NGO data shows that many marginalised communities in Greece remained in the same situation even after a number of concerns raised by international organisations. For ex. in Spata settlement outside of Athens, Roma continue to face discrimination, remaining economically and socially vulnerable. The Muslim community in Xanthi continues to live in poor conditions with contaminated water and to bad sanitation. Many of the houses in Drosero community in Xanthi are made by temporary materials, which provide inadequate protection against the weather conditions. Roma inhabitants, in order to build their houses, took loans (legal and illegal), which are unable to repay. Houses which were constructed after 1983 do not have access to “legal” electricity and all of the inhabitants have no property titles for their houses as the neighbourhood) of Drosero is not included in the official city plan. The majority of people in Drosero are very poor and illiterate. The community is segregated from the non-Roma citizens in Xanthi. The Roma Women’s Association of Drosero “Hope” has hired social workers to bring children to school, thus increasing the number of registered children, performance of children in school and vaccinations. In November 2007, the President of the Hellenic Republic, Mr Karolos Papoulias, gave an award to the president of the Roma Women Association of Drosero, Ms. Souileman Sabiha as recognition for the work of the organization.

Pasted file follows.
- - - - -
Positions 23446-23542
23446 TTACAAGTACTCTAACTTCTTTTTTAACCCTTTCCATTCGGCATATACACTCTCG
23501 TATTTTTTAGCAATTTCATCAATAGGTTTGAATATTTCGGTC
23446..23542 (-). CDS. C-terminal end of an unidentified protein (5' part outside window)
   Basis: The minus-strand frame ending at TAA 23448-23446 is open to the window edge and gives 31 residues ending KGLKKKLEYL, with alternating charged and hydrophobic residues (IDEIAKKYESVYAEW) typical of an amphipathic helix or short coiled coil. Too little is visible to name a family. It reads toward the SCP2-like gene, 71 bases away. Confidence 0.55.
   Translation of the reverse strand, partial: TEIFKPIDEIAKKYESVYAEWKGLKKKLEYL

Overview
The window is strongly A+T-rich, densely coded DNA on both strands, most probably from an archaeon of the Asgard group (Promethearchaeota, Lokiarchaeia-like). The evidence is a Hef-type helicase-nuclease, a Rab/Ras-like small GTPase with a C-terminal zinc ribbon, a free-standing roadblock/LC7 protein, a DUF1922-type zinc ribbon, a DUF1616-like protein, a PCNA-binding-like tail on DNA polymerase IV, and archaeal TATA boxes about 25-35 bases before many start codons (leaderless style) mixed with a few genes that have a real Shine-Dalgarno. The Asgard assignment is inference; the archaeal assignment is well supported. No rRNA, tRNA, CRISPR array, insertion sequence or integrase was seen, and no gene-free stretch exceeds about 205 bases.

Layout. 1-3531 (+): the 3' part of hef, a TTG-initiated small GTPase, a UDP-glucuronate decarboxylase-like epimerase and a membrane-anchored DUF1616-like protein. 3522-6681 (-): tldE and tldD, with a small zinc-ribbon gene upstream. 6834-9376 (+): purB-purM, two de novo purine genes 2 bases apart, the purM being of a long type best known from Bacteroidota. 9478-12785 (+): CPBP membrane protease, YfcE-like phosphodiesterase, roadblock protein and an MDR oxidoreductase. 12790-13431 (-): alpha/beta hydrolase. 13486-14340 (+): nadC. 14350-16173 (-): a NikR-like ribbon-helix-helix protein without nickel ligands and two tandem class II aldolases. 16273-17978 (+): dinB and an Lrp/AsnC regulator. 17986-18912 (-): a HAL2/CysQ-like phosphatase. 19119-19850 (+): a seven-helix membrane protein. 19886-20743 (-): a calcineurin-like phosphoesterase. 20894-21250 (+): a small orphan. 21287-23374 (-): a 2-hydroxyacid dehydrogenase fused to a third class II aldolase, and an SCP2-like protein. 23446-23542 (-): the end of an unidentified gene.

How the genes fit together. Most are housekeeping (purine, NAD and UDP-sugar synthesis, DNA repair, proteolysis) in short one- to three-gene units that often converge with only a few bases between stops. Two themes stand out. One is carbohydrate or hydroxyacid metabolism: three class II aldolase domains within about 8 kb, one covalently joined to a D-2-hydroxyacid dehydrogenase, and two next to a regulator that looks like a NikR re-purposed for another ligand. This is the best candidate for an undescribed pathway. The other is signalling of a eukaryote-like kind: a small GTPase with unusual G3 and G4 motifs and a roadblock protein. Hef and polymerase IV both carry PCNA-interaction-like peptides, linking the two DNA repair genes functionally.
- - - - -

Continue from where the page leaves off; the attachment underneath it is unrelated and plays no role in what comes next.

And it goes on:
National Strategic Framework for Roma (NSFR), December 2011, available at: http://ec.europa.eu/justice/discrimination/files/roma_greece_strategy_en.pdf
 NSFR 2011